A Discussion on Representing Organizations and Teams as Cognitive Systems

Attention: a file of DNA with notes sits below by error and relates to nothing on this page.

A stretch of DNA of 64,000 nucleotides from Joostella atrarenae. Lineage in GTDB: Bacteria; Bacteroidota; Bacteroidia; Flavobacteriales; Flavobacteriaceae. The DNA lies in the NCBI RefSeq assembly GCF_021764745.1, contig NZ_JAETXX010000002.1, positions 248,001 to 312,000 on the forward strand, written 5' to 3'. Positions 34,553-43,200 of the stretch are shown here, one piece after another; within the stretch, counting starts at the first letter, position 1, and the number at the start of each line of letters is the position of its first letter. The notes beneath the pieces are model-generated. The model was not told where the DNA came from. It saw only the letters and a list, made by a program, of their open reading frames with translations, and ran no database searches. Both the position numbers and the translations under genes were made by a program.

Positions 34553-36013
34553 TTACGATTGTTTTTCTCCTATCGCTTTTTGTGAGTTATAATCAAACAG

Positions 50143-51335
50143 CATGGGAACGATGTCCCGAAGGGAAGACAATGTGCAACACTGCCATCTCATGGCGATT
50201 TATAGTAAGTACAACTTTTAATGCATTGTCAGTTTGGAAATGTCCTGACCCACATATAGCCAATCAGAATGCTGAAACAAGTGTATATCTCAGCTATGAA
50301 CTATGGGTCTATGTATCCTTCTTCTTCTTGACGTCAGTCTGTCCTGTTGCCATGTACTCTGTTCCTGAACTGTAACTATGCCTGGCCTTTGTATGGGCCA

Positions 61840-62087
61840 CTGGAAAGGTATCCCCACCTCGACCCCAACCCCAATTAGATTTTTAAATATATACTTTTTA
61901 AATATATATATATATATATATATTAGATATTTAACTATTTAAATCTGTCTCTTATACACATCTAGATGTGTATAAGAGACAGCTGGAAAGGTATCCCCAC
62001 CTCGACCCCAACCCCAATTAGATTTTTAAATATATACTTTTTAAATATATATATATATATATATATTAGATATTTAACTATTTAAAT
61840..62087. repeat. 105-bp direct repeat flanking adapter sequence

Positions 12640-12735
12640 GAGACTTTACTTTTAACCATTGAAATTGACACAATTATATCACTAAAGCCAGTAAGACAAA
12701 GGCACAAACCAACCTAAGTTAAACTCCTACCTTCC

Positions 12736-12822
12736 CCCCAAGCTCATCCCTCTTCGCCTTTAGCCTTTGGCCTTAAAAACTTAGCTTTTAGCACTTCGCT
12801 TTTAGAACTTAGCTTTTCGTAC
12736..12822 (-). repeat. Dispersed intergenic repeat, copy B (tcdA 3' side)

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Viewing organizations/work-groups/teams as cognitive systems that process information is either a prevalent perspective or a tacit assumption in many management studies with a long history (Hayek, 1949; Simon, 1945). In this research, first, ontology of cognitive system (or cognition) will be discussed in the context of organizations and organizational behavior. It will be exhibited in the light of the literature that different approaches on this subject affect research methods, findings and interpretations of these findings in management sciences, especially in the organizational behavior literature. The two main distinctions in this regard are as follows. 1- Cognition as information processing and symbol manipulation and organization is the information processor. In other words, the mental representation of the world is based on symbols (representationalist perspective). 2- The anti-representationalist: the external world is not a collection of given facts independent from the individual minds of agents or collective mind of groups, but merely a construction by our given or emerging knowledge structures, the environment and the action are situational/contingent. Accordingly, there is a conflict between the notion of tacit knowledge and the representationalist symbol-processing cognitivist view (Tsoukas, 2005). Another distinction emerges when we analyze the activities of teams/work-groups as information processing and knowledge production activities, below the organizational level of analysis, at the group level. As a consequence of the assumption, considering team cognition as information content, a product/output, and investigating as such, is a specific ontological attitude. However, grounding the team cognition as an emergent phenomenon, of collection of processes and actions during collaboration is an alternative approach and research paradigm, which considers the cognition as the process of collaborative interaction (Cooke et.al 2012). At the organizational level of analysis, this second approach is consistent with focusing on “organizational knowing” rather than organizational knowledge (Cook & Brown, 1999; Orlikowski, 2002).
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